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Different types of pruning

Updated: Mar 16

There are many types of pruning methods that are aimed to accomplish certain goals.

  • Formative pruning: In my opinion, this is one of the most useful and often necessary forms of pruning. This type of pruning is done to eliminate problematic structure and to provide the tree with a good frame to grow from and into. It is best done when the tree is young as it means the tree has the greatest ability to recover & benefit from the pruning.

  • Deadwooding: This is done primarily for hazard reduction but can also greatly increase the aesthetic/amenity value of the tree. It’s done by removing the dead branches within the canopy down to a certain branch diameter. Depending on the tree species the degree to which you deadwood will vary.

  • Crown thinning: This is done in order to let more light reach the ground and potentially help ease wind damage (depending on the tree species), this is done by selectively removing certain branches.

  • Crown reduction: This is done to shrink the tree canopy in a little bit towards the centre. This is done by pruning back to suitable existing branches that will ideally grow in the direction and shape we are wanting.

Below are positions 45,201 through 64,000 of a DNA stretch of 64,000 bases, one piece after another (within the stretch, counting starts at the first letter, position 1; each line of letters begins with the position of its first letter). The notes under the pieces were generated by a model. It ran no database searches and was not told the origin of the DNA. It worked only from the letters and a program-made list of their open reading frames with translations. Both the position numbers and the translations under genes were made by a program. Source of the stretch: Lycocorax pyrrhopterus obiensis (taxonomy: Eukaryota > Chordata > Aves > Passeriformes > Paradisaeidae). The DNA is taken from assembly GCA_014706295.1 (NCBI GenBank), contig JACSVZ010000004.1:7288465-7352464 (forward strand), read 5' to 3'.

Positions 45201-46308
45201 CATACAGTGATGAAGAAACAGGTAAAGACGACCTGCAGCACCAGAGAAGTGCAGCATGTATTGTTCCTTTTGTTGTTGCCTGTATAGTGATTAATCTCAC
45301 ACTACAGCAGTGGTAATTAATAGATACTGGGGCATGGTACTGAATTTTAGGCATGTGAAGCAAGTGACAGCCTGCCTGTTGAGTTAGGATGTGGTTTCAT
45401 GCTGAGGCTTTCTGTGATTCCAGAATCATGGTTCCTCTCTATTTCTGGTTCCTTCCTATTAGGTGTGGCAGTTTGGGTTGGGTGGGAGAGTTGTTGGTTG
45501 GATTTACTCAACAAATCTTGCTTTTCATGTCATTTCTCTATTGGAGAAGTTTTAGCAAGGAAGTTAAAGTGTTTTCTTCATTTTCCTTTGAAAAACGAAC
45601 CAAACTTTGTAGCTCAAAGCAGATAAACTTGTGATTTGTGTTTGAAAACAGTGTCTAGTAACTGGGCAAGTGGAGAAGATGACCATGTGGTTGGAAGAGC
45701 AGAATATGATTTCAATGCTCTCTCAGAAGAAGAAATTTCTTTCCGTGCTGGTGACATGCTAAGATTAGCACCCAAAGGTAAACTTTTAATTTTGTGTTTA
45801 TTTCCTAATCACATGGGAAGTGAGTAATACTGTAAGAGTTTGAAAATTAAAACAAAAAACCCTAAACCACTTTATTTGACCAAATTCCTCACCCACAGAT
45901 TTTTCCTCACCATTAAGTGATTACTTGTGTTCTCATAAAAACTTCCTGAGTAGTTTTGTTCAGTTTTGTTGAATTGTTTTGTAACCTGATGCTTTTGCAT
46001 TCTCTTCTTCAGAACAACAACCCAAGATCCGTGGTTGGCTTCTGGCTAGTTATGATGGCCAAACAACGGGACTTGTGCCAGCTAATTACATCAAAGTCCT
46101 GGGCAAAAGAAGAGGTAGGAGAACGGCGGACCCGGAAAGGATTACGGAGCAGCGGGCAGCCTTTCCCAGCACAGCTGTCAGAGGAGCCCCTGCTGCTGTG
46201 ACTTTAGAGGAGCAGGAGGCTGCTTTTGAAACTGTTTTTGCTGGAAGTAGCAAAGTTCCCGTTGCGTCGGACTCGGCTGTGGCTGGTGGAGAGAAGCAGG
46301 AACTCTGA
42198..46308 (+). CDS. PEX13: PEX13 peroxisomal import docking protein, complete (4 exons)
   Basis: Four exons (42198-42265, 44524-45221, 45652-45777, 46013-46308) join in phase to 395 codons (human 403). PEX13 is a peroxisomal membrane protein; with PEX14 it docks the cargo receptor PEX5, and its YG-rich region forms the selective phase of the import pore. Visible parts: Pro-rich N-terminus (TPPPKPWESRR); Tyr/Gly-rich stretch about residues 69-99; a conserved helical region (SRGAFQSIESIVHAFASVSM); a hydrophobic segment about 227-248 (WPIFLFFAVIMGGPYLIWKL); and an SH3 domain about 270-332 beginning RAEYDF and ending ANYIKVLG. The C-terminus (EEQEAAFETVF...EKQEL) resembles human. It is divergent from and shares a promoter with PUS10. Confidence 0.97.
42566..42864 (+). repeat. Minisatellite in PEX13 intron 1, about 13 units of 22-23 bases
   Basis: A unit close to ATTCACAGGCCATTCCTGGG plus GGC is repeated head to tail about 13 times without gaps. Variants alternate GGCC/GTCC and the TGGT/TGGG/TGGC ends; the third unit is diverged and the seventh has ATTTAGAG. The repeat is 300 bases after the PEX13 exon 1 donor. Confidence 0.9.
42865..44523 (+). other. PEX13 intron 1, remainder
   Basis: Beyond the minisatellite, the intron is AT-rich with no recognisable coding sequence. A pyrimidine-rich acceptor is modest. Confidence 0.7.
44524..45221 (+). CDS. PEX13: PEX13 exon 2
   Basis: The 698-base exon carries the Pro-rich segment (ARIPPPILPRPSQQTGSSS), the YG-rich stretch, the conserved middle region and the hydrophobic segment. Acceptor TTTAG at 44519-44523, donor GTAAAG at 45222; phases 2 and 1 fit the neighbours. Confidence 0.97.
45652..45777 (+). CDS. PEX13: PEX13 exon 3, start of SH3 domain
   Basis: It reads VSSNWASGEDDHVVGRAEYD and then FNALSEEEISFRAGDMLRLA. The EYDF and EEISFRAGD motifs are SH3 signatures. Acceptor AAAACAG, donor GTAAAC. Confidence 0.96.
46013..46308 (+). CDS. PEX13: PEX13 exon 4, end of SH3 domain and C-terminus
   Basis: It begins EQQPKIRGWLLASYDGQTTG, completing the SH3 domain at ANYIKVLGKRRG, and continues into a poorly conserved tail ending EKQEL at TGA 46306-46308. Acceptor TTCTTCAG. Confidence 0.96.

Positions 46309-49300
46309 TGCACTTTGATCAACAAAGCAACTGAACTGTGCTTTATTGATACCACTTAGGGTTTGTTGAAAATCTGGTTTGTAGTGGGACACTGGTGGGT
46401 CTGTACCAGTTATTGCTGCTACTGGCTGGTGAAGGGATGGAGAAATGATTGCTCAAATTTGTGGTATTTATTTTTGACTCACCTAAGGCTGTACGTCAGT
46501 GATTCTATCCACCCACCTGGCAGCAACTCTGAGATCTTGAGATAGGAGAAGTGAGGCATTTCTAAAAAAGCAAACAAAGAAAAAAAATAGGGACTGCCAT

• Clearance pruning: Pruning for clearance is done if a tree is growing too close to or causing damage to assets (houses, service wires, water tanks etc.). It can also be done to isolate a tree in order to possum guard the tree and let it recover.

  • Pollarding: This is an annual/biannual approach to keep certain trees small and dense either for aesthetics, space requirements, mulch or wood production. This approach is done by initially cutting to a selected point and then cutting back all the regrowth each year or two. This will eventually form a large knobbly mass called a ‘Pollard head’.

  • Pruning for fruits and/or flowers: By selectively pruning and training certain branches we can shape and encourage structure suitable for increased yield, ease of access and decreased likelihood of disease.

NOTE: Topping your trees 99% of the time a very bad idea. The type of regrowth the tree produces will be much weaker and more likely to snap off, as well as reaching back to previous heights and potentially higher in the coming few years. This will VERY rarely provide any good long term solutions. When we deal with trees we have to think in the long term. Please use our ‘Contact us’ page for a free consultation to discuss alternative options for your tree.





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